The Everyday Trauma of Living in the Borderlands

“Incursions at the Indo-China border have flared up, there are talks about banning Chinese-goods. God knows what do they intrude for every year? As if all their sheep have been let loose and are wandering inside Indian territory! Tell me, Baji, why else would they cross our borders year after year?,” said Sabah*, a distant friend’s younger sister.

Young Sabah was worried about the mounting tensions at the borders because she lives in Gurez, a borderland located near the line of control (LoC) in Jammu and Kashmir.

Any news related to a border dispute stimulates the senses of people like her who have learnt to survive in the hostile borderlands of India and Pakistan. Sabah, though young, can easily grasp any news report that has to do with activities along the LoC.

“Gurez is safe Sabah… the disturbances are brewing up far away in distant lands… they won’t harm you. You should prepare for the upcoming summer after a long spell of winter’s chill. May this summer be gentle and warm on you,” I said.

Only a month ago, I wrote a story detailing a similar disturbance in Poonch, my hometown. The cross-border cease-fire violations have been the deadliest at a time when the whole world is trying to survive a pandemic. If any pandemic in the world had the capacity to lock the guns down at our borders, I would have wished for it to stay a little longer.

I recall an interesting visit to Mohammad-ud-din’s* house a few months ago. A tribal Gujjar residing at one of the last houses in the last village, Mohammad-ud-din seemed to have made peace with the sounds of everyday firing in his area.

“Assalamwaleikum/peace be upon you,” he greeted me as soon as we approached his patio.

“I heard you visited the other day as well, my apologies I was away in the fields pruning grass. Glad I am here to receive you today, you are welcome.”

Also read: For Kashmiris in India, War is an Everyday Meal

Unlocking the visitor’s room, he gestured to his wife to brew tea for us. His son Javid, nearing his thirties, seemed indifferent to our arrival. With a notebook and a pen in hand, Javid was lost in murmurs to himself.

“It happened in 2002,” Mohammad-ud-din said, as the conversation gradually paces up.

“It was a usual return from the fields and I was only a few feet away from my backyard. All I could hear was a boom and everything went fuzzy and haywire. I can visualise how one of my slippers flew away with loud grunts of my buffalo deafening my senses…last thing I can recall is trying to look at the direction these grunts were coming from. You see it costs thousands to purchase cattle, and a large amount of our household economy depends on dairy and farm products.”

He had stepped on a land-mine by mistake and they had to amputate his left leg. “Luckily, my buffalo came out unharmed,” he said.

Mohammad-ud-din’s house is located barely few metres away from the mined forested patch that seals the boundary and keeps a check on infiltration. Entire area starting from his backyard to the LoC has been mined, he said and continued:

The land-mines grow in number with each shift in paltans/platoons. Soon as the new unit arrives, they fill the area with more mines for surveillance. Some of them are small in size, of the size of a match-box. They wash off easily in a few heavy downpours and camouflage with pebbles in the trails that we have identified for our use.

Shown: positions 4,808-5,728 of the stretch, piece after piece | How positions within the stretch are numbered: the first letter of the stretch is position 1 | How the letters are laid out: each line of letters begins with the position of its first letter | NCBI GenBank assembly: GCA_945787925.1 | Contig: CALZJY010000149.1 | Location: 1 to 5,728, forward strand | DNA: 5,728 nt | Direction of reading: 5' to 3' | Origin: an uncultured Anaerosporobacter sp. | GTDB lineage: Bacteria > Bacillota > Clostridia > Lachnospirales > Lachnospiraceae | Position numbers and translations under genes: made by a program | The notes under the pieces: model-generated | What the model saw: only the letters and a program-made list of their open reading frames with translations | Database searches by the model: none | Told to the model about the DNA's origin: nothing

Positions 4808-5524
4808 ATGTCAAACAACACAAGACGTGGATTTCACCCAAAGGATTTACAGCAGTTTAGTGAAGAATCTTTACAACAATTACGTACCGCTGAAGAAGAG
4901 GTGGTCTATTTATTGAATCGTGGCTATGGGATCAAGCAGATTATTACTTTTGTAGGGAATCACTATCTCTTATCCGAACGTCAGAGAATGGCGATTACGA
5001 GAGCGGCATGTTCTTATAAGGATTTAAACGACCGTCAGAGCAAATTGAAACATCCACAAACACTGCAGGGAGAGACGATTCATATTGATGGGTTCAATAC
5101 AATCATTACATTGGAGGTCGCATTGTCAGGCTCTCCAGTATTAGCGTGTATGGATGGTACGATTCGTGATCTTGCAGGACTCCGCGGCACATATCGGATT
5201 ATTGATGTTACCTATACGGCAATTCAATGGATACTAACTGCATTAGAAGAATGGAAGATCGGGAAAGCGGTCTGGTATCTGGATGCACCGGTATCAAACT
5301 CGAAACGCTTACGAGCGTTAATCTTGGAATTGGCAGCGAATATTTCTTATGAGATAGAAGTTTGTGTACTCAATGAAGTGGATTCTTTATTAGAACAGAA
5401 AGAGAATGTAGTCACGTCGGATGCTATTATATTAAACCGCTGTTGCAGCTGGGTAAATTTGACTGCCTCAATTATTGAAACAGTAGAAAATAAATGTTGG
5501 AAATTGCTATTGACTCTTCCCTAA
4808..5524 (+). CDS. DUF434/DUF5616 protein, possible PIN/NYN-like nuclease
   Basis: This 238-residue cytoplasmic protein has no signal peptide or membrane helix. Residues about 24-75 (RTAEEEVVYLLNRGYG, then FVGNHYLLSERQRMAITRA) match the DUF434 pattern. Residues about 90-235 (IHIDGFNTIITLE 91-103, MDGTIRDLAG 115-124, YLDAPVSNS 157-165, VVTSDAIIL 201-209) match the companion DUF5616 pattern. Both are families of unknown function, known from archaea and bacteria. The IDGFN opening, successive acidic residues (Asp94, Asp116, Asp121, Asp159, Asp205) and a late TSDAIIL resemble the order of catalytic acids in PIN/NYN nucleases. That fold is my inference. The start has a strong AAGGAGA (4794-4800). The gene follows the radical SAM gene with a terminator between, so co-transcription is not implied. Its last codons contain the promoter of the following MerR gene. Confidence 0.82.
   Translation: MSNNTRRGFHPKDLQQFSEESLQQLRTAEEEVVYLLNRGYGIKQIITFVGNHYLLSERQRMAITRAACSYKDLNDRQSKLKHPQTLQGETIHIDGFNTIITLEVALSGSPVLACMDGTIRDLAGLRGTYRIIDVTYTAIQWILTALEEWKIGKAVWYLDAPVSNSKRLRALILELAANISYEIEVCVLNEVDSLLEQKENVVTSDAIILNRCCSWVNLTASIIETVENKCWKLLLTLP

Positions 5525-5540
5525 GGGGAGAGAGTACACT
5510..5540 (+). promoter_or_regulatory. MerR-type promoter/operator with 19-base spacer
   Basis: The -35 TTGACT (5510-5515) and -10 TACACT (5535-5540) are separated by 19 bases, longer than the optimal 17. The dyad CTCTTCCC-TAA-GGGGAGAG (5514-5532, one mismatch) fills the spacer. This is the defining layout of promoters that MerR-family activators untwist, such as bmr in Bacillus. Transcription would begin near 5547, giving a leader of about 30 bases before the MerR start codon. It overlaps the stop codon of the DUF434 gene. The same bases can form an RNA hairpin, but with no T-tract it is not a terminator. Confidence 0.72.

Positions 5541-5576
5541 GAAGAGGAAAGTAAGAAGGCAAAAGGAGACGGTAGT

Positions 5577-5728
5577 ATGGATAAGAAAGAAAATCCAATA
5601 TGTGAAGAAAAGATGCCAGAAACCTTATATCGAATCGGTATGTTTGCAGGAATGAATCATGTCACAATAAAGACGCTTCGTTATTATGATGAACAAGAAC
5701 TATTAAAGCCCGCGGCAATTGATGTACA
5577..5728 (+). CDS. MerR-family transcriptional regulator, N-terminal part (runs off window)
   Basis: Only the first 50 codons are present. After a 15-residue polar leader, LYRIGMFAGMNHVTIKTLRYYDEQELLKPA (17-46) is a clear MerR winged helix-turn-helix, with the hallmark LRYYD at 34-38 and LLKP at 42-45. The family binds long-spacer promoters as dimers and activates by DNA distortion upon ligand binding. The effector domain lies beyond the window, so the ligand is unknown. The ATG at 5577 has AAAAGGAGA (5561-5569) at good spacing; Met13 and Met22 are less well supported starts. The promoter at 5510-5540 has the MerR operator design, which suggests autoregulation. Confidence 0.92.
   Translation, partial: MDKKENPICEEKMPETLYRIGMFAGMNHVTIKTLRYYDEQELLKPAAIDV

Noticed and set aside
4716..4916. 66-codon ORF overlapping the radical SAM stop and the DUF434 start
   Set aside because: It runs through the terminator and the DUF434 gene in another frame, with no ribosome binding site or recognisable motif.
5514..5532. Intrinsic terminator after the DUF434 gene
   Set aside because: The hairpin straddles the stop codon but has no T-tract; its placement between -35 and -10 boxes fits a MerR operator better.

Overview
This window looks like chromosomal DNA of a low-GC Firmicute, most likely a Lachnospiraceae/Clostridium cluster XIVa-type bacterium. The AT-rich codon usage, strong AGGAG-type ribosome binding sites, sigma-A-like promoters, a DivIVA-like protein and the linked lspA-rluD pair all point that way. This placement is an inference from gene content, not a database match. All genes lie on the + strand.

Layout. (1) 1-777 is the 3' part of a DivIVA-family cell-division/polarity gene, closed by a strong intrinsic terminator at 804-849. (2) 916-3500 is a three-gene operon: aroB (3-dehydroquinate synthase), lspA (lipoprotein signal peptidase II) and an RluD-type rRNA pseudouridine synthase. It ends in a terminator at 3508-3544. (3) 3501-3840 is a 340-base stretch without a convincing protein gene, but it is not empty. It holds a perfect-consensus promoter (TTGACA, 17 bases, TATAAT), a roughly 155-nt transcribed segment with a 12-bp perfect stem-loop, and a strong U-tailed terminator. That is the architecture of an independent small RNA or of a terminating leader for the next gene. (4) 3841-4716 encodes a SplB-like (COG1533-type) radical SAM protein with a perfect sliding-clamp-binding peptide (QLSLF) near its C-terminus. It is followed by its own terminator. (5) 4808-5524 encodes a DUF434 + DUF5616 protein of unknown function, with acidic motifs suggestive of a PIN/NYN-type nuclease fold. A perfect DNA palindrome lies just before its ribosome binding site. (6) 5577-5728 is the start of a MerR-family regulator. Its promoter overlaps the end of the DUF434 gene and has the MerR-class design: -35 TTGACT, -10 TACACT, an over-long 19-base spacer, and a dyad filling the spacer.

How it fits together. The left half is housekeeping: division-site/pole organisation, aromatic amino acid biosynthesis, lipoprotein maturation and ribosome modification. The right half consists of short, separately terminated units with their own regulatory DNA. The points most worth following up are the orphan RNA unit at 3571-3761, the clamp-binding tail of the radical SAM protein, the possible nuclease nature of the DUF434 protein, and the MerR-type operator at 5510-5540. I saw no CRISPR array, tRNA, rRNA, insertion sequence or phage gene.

Our fields are located up at those front-positions, we have to walk past the forested patch in order to harvest the grass which sells at a good price as it is a major source of feed for the cattle. We take our cattle along to graze on a freshly trimmed field.

While keeping an eye on Javid through the window, who was scribbling something in his notebook, he said:

A few years after the unfortunate incident, Javid, my son was walking the buffalo down the trail when it consumed him as well. He lost his right leg along with his psyche. The trauma shook him and he has been blabbering senselessly since then. He is not sick you see! He is a grown man. Perhaps the shock interfered with his nerves a bit too seriously

After the first round of tea, I had a brief introduction with Javid who showed me his notebook and asked me to keep it forever. Muhammad-ud-din then excitedly asked me to accompany him to his backyard.

“Come I will show you where it happened. It is just a few metres inside.”

Noting the apprehension on my forehead, he added, “Don’t be afraid, we use this path everyday to move back and forth, nothing will happen.”

He asked me to follow his footsteps and place my feet right where he was putting, and asked me to cover my head with a scarf to not get caught as an outsider.

Also read: In India’s Borderlands, Education Needs to Start at Home

“They have recruited pretty good snippers on both sides these days, you should look like a village girl,” someone said.

Between managing to place my foot in the correct spots and covering my head was a sea of thoughts – but they did not frighten me at all. By that time, I was comfortable with the surrounding.

I don’t know why but this hullabaloo around the ongoing tensions at these borderlands have always reminded me of ‘The Dog of Tetwal/Tetwal ka Kutta’ by Sadat Hasan Manto.

I don’t know why, but I see Sabah, Mohammad-ud-din, Javid and myself as the dog of Tetwal that Manto wrote about – na iss paar ke na uss paar ke (neither from here, nor there), lost in the neverending hope that one day either this side or that side shall stand for peace in these unfortunate lands.

*names changed

Malvika Sharma researcher in Borderland-Studies. The snippets are from her on-going work at borderlands in Jammu and Kashmir. She has been writing about these borderlands for a while now. 

Featured image credit: Noor Sethi/Unsplash